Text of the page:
“If you pour yourself out for the hungry and satisfy the desire of the afflicted, then shall your light rise in the darkness, and your gloom be as the noonday.” (Isaiah 58:10, ESV)
What would it take to change the lives of 10 million people?
This is the first generation of young people in the last 200 years whose life expectancy will be shorter than their parents. Not only are people suffering from malnutrition worldwide, but many don’t have access to healthy foods. Millions of people suffer from a lack of nutrition, medical supplies, and the education on how to eat healthy.
Crown College alumnus Quenton Marty is determined to “create a world where we all matter.” Marty is the President at Matter, a global non-government organization (NGO) whose mission is to expand access to health, both next-door and around the globe.
“It’s one thing when you have access to nice ingredients for meals,” says Marty. “It’s another thing when you actually get a tangible example of what it looks like to eat healthy. Obesity is an issue. Diabetes is rising like crazy.”
Matter is a non-profit organization that works not only to promote eating healthy, but to distribute food and medical supplies to places where people are suffering from a crisis.
For Marty, the most important thing about being the president of a global NGO is keeping the mission statement front and center. Right now, that mission includes changing the lives of 10 million people.
“There’s a real belief about giving people a hand-up instead of a hand-out,” says Marty. “At the heart of that, every one of us has dreams, skills, and abilities that are God-given. It doesn’t matter where in the world you live. When we come together, we can create better ideas than on our own. It’s about working together.”
While founded by Christians, Matter isn’t an explicitly faith-based organization. Matter has campaigned with people of many different backgrounds, religions, and ethnicities. Several NBA stars including Serge Ibaka, who plays for the Toronto Raptors, and Gorgui Dieng, who plays for the Minnesota Timberwolves, have donated to the Matter mission. Others such as Tim Cook (the CEO of Apple), Ellen Degeneres, and organizations such as Feed My Starving Children have also engaged with Matter.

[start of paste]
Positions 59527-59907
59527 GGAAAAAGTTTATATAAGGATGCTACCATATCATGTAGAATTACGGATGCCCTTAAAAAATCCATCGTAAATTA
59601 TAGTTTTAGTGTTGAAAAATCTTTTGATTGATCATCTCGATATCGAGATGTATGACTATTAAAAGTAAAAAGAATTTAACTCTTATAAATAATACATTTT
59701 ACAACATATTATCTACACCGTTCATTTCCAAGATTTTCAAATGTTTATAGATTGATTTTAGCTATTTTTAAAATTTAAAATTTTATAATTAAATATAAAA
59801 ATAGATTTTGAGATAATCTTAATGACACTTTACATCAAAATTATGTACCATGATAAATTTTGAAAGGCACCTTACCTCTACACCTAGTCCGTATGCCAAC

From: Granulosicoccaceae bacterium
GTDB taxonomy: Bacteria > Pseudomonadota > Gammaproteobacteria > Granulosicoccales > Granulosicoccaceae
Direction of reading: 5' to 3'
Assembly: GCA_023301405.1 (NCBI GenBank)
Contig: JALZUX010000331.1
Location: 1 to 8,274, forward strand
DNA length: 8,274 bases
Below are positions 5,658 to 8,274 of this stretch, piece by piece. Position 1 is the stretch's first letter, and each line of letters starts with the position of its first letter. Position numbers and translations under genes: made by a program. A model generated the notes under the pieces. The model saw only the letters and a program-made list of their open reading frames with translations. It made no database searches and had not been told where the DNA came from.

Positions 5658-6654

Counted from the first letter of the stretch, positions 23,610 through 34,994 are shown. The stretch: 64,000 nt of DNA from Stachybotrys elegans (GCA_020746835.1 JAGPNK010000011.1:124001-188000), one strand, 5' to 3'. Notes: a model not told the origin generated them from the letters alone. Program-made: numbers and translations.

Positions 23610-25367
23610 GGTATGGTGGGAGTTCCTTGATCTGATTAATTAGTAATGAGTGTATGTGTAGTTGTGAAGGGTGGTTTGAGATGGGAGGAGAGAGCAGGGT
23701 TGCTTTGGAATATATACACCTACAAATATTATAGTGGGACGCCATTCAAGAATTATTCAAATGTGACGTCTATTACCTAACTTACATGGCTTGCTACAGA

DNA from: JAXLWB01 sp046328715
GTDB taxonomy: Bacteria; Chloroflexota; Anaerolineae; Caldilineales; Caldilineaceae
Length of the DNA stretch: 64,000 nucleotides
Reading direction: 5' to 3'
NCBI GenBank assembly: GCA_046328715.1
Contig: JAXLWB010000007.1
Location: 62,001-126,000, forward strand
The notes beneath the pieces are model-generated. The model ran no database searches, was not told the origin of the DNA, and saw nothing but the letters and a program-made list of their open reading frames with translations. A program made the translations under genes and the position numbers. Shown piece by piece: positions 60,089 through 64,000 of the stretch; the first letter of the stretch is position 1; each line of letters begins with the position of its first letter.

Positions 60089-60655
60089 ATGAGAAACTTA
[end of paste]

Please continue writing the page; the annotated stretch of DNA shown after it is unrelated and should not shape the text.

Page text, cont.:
“We were established by people of faith, but we work with people in Afghanistan who are Muslim,” says Marty. “We don’t discriminate against the people we serve.”
Here’s the way Matter works: They first meet with a partner and go through a vetting process to make sure there’s enough shared vision. After that, several people on the team will do a site visit and create a list of things the people there need, such as food and medical supplies. It all comes down to whether or not everyone agrees on the outcomes of the project and can provide the finances. According to Marty, there’s nothing as important as doing an onsite visit.
“There’s nothing like human communication,” says Marty. “Our team learned that if we just send things, there’s not a way to be absolutely sure what happens to those items. We want to ensure that it gets to the intended people and is used for the purpose they said.”
Matter doesn’t do any real advertising. Instead, they focus on building relationships and word of mouth. One of the projects Matter is currently working on is based in Dandora, Kenya. The city is home to roughly 300,000 people and is a dump city — meaning the people literally live off the garbage of the rest of the residents of Nairobi. Matter partnered with the University of Notre Dame to help the citizens of Dandora.